Self-Employment Guide for Veterans and Middle-Aged Dropouts

By Alexander Muller

When you are a part of any corporation, it is not easy to re-incorporate yourself into the non-corporative world once you decide to leave that very entity. The process becomes even more difficult if the corporation you have left is the military. After years of serving our country, I found myself faced with the rest of my life, at first not knowing how to start over. Luckily, I have always been interested in computers, so I completed a coding course and started working from home. That’s why I’d like to share a few useful tips with my fellow soldiers, as well as other unemployed middle-aged people, to show them that life after leaving your long-term job can be both productive and purposeful. If you are employed, check if the required signage for employees is present in your workplaces. It is done to ensure that employees have access to information about their rights.

Following my instinct
As I grew up in the 1980s, I developed a strong desire for computers and information technology in general. This is why opting for a programming course was the most logical decision I could make. However, it does not have to mean that my choice will be the right option for you, so try to choose a career that will suit you in the most natural way.

For instance, if you know how to play a musical instrument, you can make video tutorials from your living room and post them to YouTube and/or play live gigs. If you are more proficient at a certain skill, you can even create entire courses and get some significant financial benefits for your work. On the other hand, if you start manufacturing hand-made products, make sure to offer them on the web, since they can bring a substantial income, too.

Best use of (military) self-discipline
Every fresh start requires leaving your comfort zone. Of course, the same moment you even start thinking about making that step, you will be occupied by your fears and inhibitions. What you need to do here is to create a clear set of rules that you are going to hold on to no matter what happens. If you are self-indulgent at this stage, your career shift might not be as successful as you had hoped.

First of all, plan your work schedule for every day. You do not have to work your head off, but you need a frame inside which you will know the rules. Secondly, always leave a few hours a day for socialization. Your friends and family will inspire you to keep on trying. Also, taking breaks will clear your head and make you ready for new challenges. Finally, conduct a regular self-assessment to track your progress.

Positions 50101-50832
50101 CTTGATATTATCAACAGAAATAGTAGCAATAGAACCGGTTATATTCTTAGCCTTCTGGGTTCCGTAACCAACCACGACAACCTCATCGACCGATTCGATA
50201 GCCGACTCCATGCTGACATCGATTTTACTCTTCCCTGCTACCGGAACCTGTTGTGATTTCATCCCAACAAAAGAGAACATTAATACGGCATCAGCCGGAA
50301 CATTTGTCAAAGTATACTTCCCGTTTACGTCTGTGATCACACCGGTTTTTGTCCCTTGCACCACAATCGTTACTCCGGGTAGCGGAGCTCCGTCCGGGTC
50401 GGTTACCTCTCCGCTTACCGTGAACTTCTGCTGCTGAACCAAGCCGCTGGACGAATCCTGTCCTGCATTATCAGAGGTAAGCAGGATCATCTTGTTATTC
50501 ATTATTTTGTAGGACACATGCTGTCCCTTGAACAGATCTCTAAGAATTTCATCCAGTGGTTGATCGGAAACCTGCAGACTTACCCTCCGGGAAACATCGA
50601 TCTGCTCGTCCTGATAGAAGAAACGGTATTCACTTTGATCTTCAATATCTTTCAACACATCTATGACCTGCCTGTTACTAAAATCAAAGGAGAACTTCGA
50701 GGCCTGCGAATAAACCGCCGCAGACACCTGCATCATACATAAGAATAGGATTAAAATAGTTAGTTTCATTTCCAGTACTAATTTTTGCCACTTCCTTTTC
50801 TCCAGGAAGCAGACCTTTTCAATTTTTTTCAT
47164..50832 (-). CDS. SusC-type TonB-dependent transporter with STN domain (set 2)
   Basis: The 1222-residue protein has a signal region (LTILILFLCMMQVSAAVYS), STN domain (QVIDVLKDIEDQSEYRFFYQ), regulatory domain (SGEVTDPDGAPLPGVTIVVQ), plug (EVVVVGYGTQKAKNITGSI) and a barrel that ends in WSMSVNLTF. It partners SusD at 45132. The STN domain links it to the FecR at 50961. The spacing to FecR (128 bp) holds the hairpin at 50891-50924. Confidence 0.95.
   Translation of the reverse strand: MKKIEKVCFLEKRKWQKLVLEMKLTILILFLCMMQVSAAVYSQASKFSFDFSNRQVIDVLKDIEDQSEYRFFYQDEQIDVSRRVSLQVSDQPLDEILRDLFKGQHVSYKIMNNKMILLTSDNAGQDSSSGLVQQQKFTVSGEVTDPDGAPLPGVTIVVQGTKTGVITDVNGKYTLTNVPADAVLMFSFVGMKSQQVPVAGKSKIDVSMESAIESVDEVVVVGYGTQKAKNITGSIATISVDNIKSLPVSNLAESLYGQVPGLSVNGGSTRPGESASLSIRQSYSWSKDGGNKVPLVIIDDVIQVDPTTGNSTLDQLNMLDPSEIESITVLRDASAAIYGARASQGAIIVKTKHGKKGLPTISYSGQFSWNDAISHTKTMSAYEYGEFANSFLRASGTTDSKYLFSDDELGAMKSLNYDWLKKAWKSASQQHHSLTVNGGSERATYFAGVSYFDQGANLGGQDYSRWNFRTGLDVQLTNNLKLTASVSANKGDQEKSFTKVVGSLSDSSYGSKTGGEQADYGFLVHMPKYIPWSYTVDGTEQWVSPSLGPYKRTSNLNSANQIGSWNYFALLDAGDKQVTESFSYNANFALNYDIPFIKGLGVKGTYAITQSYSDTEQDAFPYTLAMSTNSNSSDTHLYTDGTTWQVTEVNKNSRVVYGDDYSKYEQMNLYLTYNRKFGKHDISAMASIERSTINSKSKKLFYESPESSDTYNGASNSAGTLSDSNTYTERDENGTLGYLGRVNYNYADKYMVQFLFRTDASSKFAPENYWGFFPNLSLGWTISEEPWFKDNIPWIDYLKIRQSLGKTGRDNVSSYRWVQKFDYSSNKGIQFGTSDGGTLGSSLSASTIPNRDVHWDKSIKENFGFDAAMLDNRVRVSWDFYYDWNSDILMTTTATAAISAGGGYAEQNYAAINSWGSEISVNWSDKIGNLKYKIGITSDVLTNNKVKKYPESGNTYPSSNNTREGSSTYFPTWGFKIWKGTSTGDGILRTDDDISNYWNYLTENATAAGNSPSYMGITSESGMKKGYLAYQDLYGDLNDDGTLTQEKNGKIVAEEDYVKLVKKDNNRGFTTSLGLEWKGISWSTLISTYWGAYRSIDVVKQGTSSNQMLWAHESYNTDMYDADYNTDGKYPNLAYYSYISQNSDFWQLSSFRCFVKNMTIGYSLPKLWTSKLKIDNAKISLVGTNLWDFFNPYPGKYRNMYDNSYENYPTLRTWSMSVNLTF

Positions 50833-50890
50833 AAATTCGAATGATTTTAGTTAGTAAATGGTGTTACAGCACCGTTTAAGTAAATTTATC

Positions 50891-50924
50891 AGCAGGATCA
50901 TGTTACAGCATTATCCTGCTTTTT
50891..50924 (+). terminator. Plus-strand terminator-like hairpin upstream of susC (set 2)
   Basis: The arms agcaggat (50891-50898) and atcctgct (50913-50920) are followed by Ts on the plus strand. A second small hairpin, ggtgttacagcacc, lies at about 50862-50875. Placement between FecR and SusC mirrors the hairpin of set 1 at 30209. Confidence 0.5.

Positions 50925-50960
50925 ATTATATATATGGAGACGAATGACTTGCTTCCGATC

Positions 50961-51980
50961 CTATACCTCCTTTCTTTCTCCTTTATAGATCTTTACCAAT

Ensure an efficient home office
If you are planning to work on the Internet or sell your home-made products that way, you need a reliable computer. When I started working, I bought a used desktop machine. It was a great machine, but I had a serious problem with my Internet connection which affected my efficiency. Therefore, I made an effort to test my Internet speed and it turned out that the provider was delivering a lower speed. I changed the provider at once and had no more problems whatsoever. So, if you have any similar problems with your providers, do not pay them if the service is not in accordance with the agreed terms. The bottom line is that you have to ensure perfect conditions for your home office to be as productive as it gets.

Although the change was huge at the beginning, now I feel more comfortable. I realized that finding a balance between work and my family life was that secret ingredient for a relaxed life that I wasn’t able to find during my military service. I hope you will succeed in finding your own way through this period of life and start a new career that will give your life a new value.

About the Author
Alexander Muller joined the army in 1996. After participating in peace missions in Kosovo (1999), he transitioned from the army to a new mission: to start a small web developing firm. He is currently focused on collaborating with skilled entrepreneurs to gain increased knowledge of the industry and learn from their experiences. Connect with Alexander on LinkedIn.

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